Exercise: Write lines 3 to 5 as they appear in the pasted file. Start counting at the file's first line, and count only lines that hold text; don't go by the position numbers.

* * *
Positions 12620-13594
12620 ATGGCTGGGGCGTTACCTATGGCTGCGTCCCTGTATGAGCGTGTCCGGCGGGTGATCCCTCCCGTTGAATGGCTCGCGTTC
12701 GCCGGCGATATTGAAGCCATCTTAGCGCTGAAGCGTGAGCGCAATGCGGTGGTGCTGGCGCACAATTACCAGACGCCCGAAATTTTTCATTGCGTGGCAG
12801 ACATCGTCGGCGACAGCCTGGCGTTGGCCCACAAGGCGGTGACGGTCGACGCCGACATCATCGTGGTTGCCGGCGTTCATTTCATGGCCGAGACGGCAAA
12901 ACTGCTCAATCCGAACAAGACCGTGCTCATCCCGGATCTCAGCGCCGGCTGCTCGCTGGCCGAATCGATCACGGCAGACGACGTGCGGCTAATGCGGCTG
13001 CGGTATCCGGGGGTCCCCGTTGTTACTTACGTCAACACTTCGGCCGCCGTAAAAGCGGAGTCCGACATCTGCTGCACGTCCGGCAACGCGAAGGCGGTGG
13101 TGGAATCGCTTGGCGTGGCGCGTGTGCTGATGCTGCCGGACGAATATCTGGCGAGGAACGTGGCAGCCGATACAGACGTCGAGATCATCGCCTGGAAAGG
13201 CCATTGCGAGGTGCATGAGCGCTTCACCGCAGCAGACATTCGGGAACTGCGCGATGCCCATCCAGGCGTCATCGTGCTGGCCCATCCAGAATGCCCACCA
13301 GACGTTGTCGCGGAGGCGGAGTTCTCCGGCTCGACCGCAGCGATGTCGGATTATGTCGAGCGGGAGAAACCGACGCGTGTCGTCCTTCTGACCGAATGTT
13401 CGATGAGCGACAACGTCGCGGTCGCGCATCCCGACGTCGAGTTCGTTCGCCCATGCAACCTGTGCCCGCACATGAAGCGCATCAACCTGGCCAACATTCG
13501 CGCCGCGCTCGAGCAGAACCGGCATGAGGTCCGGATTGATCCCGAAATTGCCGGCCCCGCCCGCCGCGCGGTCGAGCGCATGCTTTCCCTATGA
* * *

12701 GCCGGCGATATTGAAGCCATCTTAGCGCTGAAGCGTGAGCGCAATGCGGTGGTGCTGGCGCACAATTACCAGACGCCCGAAATTTTTCATTGCGTGGCAG
12801 ACATCGTCGGCGACAGCCTGGCGTTGGCCCACAAGGCGGTGACGGTCGACGCCGACATCATCGTGGTTGCCGGCGTTCATTTCATGGCCGAGACGGCAAA
12901 ACTGCTCAATCCGAACAAGACCGTGCTCATCCCGGATCTCAGCGCCGGCTGCTCGCTGGCCGAATCGATCACGGCAGACGACGTGCGGCTAATGCGGCTG